"We stand against excessive use of force and immediate escalation when engaging with Black Wisconsinites," Governor Tony Evers said in a statement.

By Benjamin VanHoose
August 24, 2020
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Jacob Blake (left)
Ben Crump Twitter

A Black man is hospitalized in serious condition after being shot Sunday by a police officer in Kenosha, Wisconsin, in an incident captured on viral video that has sparked protests.

The video appears to show police aiming guns at a man who is walking away from two officers. When the man opens the driver's side door to a vehicle and appears to lean inside, at least seven gunshots are heard.

Wisconsin Gov. Tony Evers confirmed the identity of the man who suffered the gunshot wounds as Jacob Blake. Evers said in a statement that Blake "was shot in the back multiple times, in broad daylight," and said he hopes "he will not succumb to his injuries."

Attorney Benjamin Crump told CNN that Blake's family had contacted him. On Twitter, Crump wrote that Blake's three sons were inside the car when their father was shot.

"They saw a cop shoot their father. They will be traumatized forever. We cannot let officers violate their duty to PROTECT us. Our kids deserve better!!" Crump wrote.

A statement from Kenosha police says the shooting occurred after officers responded to a domestic incident, but gives no further details. The Kenosha News reports at least six witnesses said the man had tried to break up a fight between two women, and that police had tried to use a Taser on him before the shooting.

According to the Kenosha police statement, the officers "immediately provided medical aid to the person who was shot," who is in "serious condition."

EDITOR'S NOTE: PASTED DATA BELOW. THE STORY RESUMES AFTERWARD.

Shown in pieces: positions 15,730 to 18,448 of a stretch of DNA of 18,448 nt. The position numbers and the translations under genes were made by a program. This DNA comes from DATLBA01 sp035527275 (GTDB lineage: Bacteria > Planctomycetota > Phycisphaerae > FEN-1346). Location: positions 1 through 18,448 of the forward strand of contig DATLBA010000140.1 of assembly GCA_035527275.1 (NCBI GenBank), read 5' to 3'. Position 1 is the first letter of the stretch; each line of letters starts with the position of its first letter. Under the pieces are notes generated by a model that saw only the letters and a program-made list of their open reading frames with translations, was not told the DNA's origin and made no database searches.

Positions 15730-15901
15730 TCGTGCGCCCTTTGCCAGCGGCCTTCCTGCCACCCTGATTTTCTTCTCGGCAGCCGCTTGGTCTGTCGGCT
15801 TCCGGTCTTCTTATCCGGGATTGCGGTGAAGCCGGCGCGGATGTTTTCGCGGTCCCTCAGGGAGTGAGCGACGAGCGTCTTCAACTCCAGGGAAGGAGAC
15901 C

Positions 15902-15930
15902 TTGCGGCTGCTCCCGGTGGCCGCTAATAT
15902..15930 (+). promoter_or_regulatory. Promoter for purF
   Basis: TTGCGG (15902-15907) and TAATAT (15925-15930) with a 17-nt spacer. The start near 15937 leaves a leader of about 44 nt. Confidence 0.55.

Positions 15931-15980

"DCI is continuing to review evidence and determine the facts of this incident and will turn over investigative reports to a prosecutor following a complete and thorough investigation," said police.

The governor, in his statement, expressed horror at the footage.

"While we do not have all of the details yet, what we know for certain is that he is not the first Black man or person to have been shot or injured or mercilessly killed at the hands of individuals in law enforcement in our state or our country," said Evers.

"We stand with all those who have and continue to demand justice, equity, and accountability for Black lives in our country—lives like those of George Floyd, of Breonna Taylor, Tony Robinson, Dontre Hamilton, Ernest Lacy, and Sylville Smith," added Evers. "And we stand against excessive use of force and immediate escalation when engaging with Black Wisconsinites."

Concluded Evers: "I have said all along that although we must offer our empathy, equally important is our action. In the coming days, we will demand just that of elected officials in our state who have failed to recognize the racism in our state and our country for far too long."

The shooting sparked protests captured on social media, some of which turned destructive. Kenosha County implemented an emergency curfew.

The county courthouse remained closed on Monday "due to damage sustained during last night's civil unrest," the county government announced.

To help combat systemic racism, consider learning from or donating to these organizations:

•Campaign Zero (joincampaignzero.org) which works to end police brutality in America through research-proven strategies.

ColorofChange.org works to make government more responsive to racial disparities.

•National Cares Mentoring Movement (caresmentoring.org) provides social and academic support to help black youth succeed in college and beyond.

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